Most recruiters have at least a bachelor's degree in a relevant field, such as human resources, business administration, or psychology. Sign up for classes where you can study people and their behaviors. Communications, psychology and sociology are great subjects for aspiring recruiters to study. Obtaining a bachelor's degree is not required.
However, it could help you catapult you into your recruiting career. While higher education is necessary for many other professional careers, when it comes to hiring, you can start from scratch and still make money. That means you don't need to have a bachelor's degree or go through any other higher education program before joining the industry. At least not if you're starting out with a staffing agency or as a freelancer.
But don't get this wrong, once you get into the industry, you'll need to be prepared to learn the trade. There is no such thing as specializing in recruitment. Recruiters come from all backgrounds and work experiences. Most have a bachelor's degree, but you don't need a degree to become a recruiter.
Since there is no degree in Recruiting, most recruiters have a degree in one of the highest degrees for recruiters, such as Psychology or Business. At that point I took a day off from work, printed out a list of the recruitment agencies in my area (I'm also getting older) in alphabetical order and cold-called each one of them to sell me and ask for a brief meeting with a branch manager. Establish contacts with recruiters from agencies and companies, as well as with suppliers, who will be able to share a wealth of knowledge, not to mention that it will be on their radar the next time they look for a recruiter or supplier. One of the best recruiters I've ever worked with was a software developer who decided to pursue hiring and found that he was doing it incredibly well.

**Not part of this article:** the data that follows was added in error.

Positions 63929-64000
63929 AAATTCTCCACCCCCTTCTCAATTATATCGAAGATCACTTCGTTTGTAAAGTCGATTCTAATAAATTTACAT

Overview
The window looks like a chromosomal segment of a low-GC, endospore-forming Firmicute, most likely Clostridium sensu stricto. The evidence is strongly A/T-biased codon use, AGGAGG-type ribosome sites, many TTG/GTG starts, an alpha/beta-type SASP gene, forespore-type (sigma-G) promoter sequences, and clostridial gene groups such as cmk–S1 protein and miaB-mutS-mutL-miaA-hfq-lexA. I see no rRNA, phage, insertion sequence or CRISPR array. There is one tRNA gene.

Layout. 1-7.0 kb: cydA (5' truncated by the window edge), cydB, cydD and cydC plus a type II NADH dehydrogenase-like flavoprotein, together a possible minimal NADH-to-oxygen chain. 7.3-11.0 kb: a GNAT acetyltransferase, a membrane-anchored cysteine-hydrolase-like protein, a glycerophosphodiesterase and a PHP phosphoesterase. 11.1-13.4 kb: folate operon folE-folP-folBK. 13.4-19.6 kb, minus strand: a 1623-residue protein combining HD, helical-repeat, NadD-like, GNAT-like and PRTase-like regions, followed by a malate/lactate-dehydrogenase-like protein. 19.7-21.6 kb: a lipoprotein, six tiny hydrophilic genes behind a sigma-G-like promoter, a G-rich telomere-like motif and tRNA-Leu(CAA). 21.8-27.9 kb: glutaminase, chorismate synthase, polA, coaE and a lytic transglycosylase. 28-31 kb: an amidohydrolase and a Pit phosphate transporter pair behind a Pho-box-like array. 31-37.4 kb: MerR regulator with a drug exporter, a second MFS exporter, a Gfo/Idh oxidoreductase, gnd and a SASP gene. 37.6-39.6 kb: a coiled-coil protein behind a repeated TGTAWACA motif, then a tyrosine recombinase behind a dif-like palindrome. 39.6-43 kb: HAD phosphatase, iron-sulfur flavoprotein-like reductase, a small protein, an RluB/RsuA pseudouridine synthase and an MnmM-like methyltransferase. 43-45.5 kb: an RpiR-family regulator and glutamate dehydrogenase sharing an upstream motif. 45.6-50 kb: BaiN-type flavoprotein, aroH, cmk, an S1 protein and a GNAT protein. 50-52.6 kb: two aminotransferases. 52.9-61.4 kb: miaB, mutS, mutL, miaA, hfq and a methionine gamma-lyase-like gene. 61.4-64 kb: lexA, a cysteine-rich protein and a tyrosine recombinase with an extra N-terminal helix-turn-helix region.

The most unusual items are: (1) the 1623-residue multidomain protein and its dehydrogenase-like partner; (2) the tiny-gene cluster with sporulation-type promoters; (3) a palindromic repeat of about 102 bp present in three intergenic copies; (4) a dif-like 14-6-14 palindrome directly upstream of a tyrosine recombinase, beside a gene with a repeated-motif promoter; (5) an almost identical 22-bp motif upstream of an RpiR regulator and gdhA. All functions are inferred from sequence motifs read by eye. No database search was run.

In the field of recruitment, the two best-known organizations that offer recruitment credentials and certifications are the Human Resources Certification Institute (HRC) and the Society for Human Resources Management (SHRM). To my corporate recruiter friends who believe that only agency recruiters should know how to sell, I'll respectfully tell them that they're wrong and don't agree. Many recruiters travel extensively to attend job fairs, visit college campuses, and meet with candidates. Even if you've only been in the workforce for a short period of time, chances are you've already crossed paths with one or two recruiters.
Since Recruiters' main customers are businesses, having a degree in Public Relations will be a great benefit for a recruiter. A recruiter must be able to communicate job requirements and other company information to candidates. LinkedIn conducted a search among 100,000 recruiters and found that the highest qualifications most recruiters hold are in five fields: psychology, business, marketing, human resources and sociology. Understanding the distinctions between the two (types) of recruiters makes things clear for me as a reader and as an aspiring recruiter.
General recruiters and corporate recruiters usually have predictable jobs, don't travel much for work, and earn a salary. If you want to sell your hiring services to potential hiring companies, customers, and candidates, you need sales skills. However, increasingly, companies are outsourcing the task of recruiting and hiring employees to third parties. It usually just happens and if you ask most recruiters their story, this will include starting a completely different career and then moving on to become a recruiter.